Without access to electricity the clean and safe light source that the solar lights provides creates more time to study, to work or just time to spend together.

It’s easy to like Washikala and Iongwa. They are young, bright and ambitious and make a good team with Washikala providing the energy and drive and Iongwa the organisation. They grew up together in a refugee camp and went to university together in Dar es Salaam. Now they have a business in Kivu called Altech that sells solar lamps, mainly to teachers.

The kit is basic. There is a wagon-wheel sized lamp with a PV cell on the back to absorb light and charge the battery. Then there is a wire frame to hold and pivot the lamp so you can adjust the angle, plus an on/off button and a socket for charging a Nokia mobile. The lamp is bright enough to light a small room and can be used all night if necessary - assuming it started fully charged. And it costs only $13.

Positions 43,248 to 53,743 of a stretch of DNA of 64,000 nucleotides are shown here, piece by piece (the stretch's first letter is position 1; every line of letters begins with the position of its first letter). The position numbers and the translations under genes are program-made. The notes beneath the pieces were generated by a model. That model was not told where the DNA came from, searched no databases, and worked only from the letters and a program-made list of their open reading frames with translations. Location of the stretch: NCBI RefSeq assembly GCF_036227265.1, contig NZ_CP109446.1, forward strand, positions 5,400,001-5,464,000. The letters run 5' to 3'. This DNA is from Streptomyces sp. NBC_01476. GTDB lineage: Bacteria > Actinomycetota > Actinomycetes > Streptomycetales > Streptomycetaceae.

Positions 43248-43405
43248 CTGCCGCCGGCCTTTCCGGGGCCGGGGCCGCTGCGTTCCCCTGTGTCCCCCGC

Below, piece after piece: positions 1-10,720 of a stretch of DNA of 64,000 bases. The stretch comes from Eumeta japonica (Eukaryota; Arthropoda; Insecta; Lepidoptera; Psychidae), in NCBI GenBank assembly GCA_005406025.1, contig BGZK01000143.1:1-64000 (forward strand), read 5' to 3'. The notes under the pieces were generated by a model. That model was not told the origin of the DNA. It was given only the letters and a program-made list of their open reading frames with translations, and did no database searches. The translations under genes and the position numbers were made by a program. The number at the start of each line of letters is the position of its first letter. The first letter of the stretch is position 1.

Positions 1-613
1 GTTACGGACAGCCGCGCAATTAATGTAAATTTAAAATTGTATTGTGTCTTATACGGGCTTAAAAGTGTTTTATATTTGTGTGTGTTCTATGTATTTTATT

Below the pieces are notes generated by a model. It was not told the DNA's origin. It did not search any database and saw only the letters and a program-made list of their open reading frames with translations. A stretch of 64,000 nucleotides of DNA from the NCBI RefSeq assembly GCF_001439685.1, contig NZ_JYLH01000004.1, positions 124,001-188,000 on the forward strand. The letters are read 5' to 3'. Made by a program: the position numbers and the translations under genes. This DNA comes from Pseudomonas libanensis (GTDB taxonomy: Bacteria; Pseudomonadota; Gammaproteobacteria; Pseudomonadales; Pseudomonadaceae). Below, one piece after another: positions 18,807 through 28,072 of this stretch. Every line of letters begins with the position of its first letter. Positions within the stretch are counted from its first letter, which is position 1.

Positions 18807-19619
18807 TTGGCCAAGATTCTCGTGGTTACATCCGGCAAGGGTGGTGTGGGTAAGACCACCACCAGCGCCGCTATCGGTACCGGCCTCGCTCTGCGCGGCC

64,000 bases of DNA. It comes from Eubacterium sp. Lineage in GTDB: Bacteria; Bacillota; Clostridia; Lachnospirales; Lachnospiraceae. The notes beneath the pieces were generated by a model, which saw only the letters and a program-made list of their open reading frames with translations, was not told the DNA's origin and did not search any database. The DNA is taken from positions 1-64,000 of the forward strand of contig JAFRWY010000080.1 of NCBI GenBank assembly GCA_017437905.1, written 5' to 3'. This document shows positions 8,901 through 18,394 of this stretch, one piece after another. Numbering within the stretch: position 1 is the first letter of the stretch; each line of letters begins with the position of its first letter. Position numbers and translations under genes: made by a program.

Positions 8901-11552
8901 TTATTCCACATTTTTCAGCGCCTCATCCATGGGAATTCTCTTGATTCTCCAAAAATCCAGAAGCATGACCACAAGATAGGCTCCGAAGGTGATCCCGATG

Washikala and Iongwa are targeting teachers for whom a solar lamp is a big help since most have no electricity and find it is difficult to use the evenings to prepare for the following day.

So far they have sold 7000. It’s taken them a while – two years in fact. But in that time they have put down deep roots, found good people to help them, learnt how the market works and developed an effective approach to sales and payment collection.

They put forward a business plan to us that made a lot of sense and now they have the finance to significantly expand the volume and geographic reach. Which means a lot more people will benefit.